import sys from random import SystemRandom from base64 import b64encode try :   from whirlpool import Whirlpool except :   print "To work this keygen need the Whirpool implementation located here : http://www.bjrn.se/code/whirlpoolpy.txt"   sys.exit(0) sec_rnd = SystemRandom() print "name :" name = sys.stdin.readline().rstrip("\r\n") hash_name = [ord(c) for c in Whirlpool(name+("ESETNOD32@"*8)[len(name):]).digest()] def step1(k, i, j, to_set, to_keep) :   if i > 63 :     if not to_set :       return k     return None   if to_set :     to_set_cpy = list(to_set)     sec_rnd.shuffle(to_set_cpy)     for choice, (idx, v) in enumerate(to_set_cpy) :       if k[i] == v :         r = step2a(idx, k, i, j, to_set_cpy[:choice] + to_set_cpy[choice+1:] , to_keep)         if r is not None :           return r       elif k[i] is None :         k[i] = v         r = step2a(idx, k, i, j, to_set_cpy[:choice] + to_set_cpy[choice+1:] , to_keep)         if r is not None :           return r         k[i] = None   r = step2b(k, i, j, to_set, to_keep)   if r is not None :     return r   return None def step2a(idx, k, i, j, to_set, to_keep) :   c = k[i] % 80   kc = k[c]   if kc is None :     if (idx - j)%80 in to_keep :       return None     kc = (idx - j)%80     while kc < 0x100 :       k[c] = kc       to_keep.add(idx)       r = step3(k, i, idx, to_set, to_keep)       to_keep.remove(idx)       if r is not None :         return r       kc += 80     k[c] = None   elif (kc + j)%80 == idx :     to_keep.add(idx)     r = step3(k, i, idx, to_set, to_keep)     to_keep.remove(idx)     return r   else :     return None def step2b(k, i, j, to_set, to_keep) :   c = k[i]   if c is None :     vals = [c for c in xrange(0x100) if k[c%80] is not None and (k[c%80] + j)%80 not in to_keep]     sec_rnd.shuffle(vals)     for c in vals :       k[i] = c       r = step3(k, i, (k[c%80] + j)%80, to_set, to_keep)       if r is not None:         return r     vals = [c for c in xrange(0x100) if k[c%80] is None]     sec_rnd.shuffle(vals)     for c in vals :       k[i] = c       c = c % 80       vals2 = [kc for kc in xrange(0x100) if (kc + j)%80 not in to_keep]       sec_rnd.shuffle(vals2)       for kc in vals2 :         k[c] = kc         r = step3(k, i, (kc + j)%80, to_set, to_keep)         if r is not None :           return r       k[c] = None     k[i] = None   else :     c %= 80     kc = k[c]     if kc is None :       vals = [kc for kc in xrange(0x100) if (kc + j)%80 not in to_keep]       sec_rnd.shuffle(vals)       for kc in vals :         k[c] = kc         r = step3(k, i, (kc + j)%80, to_set, to_keep)         if r is not None :           return r       k[c] = None     elif (kc + j)%80 not in to_keep :       return step3(k, i, (kc + j)%80, to_set, to_keep)   return None def step3(k, i, j, to_set, to_keep) :   k[i], k[j] = k[j], k[i]   r = step1(k, i+1, j, to_set, to_keep)   if r is not None :     r[i], r[j] = r[j], r[i]     return r   k[i], k[j] = k[j], k[i]   return None # initial table k = [None]*64+[0x00, 0x00, 0x00, 0x00, 0x00, 0x00, 0x00, 0x00, 0x00, 0x00, 0x00, 0x00, 0x40, 0x17, 0x40, 0x00] # couple of values to set to_set = [(0x44, 0xA), (0x45, 0xB), (0x46, 0xC), (0x47, 0xD), (0x4C, 0x20)] # addresses that have to be keep (not modified) to_keep = set((0x4D, 0x4E, 0x4F)) s = step1(k, 0, 0, to_set, to_keep) # unused values can be set to any value for i in xrange(len(s)) :   if s[i] is None :     s[i] = sec_rnd.randint(0, 0xFF) serial = "".join(chr(i) for i in hash_name[::-1]) serial += "".join(chr(a^b^c) for a, b, c in zip(hash_name, hash_name[::-1], s)) print "serial 1 :" print serial.encode("base64").replace("\n","") Figure 7: Code to generate a valid first serial (Python 2.7)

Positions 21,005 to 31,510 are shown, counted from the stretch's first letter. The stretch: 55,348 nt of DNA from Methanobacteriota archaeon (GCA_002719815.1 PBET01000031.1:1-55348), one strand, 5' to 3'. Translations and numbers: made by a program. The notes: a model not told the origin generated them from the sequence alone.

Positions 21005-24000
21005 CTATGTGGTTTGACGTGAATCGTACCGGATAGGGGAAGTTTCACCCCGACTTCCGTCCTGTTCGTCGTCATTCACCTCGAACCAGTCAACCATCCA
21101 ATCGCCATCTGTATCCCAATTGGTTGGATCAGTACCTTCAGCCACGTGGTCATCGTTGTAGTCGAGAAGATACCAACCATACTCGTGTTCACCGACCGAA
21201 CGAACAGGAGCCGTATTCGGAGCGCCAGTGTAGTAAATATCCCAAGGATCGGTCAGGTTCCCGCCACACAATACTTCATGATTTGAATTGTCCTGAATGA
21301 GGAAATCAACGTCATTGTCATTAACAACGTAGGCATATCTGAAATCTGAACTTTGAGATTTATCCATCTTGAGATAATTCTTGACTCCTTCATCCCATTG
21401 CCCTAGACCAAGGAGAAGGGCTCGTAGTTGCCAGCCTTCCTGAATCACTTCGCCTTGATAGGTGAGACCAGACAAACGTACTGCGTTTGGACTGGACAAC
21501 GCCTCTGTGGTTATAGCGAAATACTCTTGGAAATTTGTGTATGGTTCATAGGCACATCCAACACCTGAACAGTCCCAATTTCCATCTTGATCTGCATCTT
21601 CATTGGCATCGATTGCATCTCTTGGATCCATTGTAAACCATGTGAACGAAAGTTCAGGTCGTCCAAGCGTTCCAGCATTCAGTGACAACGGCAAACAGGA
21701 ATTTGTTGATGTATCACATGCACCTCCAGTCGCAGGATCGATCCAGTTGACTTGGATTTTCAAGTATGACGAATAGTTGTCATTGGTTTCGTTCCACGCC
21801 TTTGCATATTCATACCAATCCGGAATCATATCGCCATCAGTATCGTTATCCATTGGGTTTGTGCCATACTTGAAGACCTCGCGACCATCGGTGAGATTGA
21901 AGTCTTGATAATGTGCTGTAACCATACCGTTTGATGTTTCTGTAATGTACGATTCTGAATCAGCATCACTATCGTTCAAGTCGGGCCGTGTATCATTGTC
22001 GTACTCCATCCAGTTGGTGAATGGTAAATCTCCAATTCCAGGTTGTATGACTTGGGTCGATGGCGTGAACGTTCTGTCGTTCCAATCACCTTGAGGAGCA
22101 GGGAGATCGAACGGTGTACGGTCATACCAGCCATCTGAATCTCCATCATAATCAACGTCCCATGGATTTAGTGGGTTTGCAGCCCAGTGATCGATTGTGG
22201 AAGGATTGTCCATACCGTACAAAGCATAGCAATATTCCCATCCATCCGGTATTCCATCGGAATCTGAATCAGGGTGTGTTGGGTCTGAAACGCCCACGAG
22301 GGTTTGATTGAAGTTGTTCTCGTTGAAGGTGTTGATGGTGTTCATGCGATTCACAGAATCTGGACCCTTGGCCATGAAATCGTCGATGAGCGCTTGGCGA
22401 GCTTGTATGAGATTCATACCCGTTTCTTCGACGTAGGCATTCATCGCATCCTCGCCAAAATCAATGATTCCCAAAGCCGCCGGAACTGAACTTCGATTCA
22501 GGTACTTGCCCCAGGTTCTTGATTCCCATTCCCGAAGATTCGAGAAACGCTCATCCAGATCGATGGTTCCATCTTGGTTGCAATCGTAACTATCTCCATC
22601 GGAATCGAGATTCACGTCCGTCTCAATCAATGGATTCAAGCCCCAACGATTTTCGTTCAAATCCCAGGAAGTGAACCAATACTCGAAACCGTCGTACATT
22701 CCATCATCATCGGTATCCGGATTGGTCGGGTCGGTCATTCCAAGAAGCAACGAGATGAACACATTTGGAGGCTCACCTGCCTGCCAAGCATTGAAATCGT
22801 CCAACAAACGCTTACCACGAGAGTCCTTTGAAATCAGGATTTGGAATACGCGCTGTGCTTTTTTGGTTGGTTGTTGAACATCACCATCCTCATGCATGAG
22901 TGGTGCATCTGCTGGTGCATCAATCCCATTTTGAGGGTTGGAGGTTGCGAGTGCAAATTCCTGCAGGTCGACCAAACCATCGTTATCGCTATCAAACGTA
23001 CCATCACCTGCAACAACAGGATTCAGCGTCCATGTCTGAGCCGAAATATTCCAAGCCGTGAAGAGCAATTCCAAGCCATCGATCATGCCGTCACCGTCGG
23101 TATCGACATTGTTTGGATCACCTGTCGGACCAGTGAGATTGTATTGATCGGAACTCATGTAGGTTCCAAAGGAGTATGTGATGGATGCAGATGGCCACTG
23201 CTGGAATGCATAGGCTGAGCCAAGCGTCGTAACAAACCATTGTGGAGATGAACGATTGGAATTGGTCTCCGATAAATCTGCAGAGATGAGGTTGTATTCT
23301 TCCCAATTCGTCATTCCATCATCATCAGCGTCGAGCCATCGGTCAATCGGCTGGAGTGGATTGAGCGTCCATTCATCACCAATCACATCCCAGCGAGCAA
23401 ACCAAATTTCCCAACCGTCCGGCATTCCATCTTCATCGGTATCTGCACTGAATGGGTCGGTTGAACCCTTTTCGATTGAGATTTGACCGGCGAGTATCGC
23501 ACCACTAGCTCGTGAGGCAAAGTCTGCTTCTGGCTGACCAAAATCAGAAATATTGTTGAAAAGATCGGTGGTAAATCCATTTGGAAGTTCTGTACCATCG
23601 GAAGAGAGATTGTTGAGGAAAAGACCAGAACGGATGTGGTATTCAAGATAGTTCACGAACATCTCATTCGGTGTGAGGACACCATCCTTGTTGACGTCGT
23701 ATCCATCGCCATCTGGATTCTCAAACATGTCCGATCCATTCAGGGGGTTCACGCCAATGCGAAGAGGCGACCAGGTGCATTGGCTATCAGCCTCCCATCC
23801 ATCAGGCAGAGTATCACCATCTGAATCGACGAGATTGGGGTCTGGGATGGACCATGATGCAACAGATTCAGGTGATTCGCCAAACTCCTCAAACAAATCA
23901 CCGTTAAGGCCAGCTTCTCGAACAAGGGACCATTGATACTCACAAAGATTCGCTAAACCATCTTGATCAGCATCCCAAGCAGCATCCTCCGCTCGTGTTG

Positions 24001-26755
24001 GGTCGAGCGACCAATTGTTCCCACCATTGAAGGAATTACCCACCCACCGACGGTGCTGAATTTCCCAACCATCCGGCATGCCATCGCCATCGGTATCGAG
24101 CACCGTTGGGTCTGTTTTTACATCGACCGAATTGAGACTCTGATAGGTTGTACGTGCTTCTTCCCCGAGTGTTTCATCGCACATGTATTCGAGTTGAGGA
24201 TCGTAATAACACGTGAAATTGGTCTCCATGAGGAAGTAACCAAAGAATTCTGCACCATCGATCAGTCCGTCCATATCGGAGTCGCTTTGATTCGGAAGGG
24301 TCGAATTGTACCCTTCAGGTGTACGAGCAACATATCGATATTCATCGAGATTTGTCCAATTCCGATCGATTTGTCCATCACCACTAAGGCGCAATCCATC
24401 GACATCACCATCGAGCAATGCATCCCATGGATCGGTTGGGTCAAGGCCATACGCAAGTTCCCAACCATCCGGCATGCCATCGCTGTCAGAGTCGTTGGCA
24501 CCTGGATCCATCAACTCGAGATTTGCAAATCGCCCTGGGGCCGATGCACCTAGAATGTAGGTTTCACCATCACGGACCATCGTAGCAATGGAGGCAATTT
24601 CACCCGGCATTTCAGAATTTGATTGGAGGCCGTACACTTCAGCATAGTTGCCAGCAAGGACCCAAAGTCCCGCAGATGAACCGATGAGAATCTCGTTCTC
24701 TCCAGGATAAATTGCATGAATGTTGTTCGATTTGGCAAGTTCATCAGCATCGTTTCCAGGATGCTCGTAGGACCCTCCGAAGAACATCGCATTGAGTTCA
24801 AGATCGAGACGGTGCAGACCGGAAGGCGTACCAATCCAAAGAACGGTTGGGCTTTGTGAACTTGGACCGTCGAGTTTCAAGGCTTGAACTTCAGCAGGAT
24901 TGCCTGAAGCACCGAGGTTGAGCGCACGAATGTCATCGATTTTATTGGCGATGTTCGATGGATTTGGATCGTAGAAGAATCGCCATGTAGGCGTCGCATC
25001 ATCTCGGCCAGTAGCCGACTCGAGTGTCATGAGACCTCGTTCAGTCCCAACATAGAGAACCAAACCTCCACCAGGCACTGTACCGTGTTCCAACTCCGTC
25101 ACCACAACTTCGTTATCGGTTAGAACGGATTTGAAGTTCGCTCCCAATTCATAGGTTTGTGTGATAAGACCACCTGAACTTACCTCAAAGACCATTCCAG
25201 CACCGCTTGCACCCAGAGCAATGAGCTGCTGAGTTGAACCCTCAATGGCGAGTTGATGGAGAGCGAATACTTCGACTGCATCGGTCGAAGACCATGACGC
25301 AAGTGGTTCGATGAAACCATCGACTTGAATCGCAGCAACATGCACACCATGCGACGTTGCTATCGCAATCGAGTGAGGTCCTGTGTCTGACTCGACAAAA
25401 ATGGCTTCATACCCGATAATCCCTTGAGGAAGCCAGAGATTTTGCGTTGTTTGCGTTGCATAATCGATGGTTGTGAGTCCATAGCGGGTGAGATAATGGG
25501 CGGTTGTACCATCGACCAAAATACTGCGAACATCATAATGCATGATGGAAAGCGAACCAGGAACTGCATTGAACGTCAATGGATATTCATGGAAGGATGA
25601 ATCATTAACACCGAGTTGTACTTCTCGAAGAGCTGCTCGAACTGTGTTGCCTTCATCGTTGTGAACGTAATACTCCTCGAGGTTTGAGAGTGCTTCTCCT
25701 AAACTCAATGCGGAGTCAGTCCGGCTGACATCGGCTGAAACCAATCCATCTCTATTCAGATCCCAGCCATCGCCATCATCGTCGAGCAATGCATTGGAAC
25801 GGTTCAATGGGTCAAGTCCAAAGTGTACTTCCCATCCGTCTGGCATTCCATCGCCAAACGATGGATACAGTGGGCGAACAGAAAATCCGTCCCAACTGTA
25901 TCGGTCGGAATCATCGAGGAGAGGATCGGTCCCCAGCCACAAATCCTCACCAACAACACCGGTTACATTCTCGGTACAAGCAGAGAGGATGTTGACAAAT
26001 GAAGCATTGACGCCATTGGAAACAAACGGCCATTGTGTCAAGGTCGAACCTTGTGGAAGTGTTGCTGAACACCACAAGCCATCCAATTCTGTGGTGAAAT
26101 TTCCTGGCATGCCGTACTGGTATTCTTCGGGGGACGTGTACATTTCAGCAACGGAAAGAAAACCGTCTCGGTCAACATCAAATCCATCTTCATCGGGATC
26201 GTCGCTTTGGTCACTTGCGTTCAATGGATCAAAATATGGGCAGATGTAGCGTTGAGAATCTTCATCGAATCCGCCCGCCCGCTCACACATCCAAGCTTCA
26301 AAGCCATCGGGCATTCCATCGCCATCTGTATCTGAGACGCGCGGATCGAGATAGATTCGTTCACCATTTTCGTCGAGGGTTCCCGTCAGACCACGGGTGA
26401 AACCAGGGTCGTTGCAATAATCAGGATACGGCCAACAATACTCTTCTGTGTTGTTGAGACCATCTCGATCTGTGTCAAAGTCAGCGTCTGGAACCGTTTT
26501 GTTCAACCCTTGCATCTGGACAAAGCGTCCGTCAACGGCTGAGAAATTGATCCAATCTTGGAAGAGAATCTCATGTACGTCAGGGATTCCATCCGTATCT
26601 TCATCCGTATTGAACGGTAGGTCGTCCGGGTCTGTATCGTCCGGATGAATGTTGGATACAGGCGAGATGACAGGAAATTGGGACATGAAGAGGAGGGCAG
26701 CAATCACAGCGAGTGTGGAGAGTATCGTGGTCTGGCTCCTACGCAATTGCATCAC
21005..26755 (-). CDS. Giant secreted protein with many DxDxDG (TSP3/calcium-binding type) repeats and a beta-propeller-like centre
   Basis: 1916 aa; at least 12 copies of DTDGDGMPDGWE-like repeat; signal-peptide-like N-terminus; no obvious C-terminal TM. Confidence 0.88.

If you want to personalize the generated serial by appending it a constant string, you can use one of the following code, the first one adds some constraints to the generated table and generates a serial with a minimal length; the second one appends bytes to the serial but permits to add an arbitrary long string: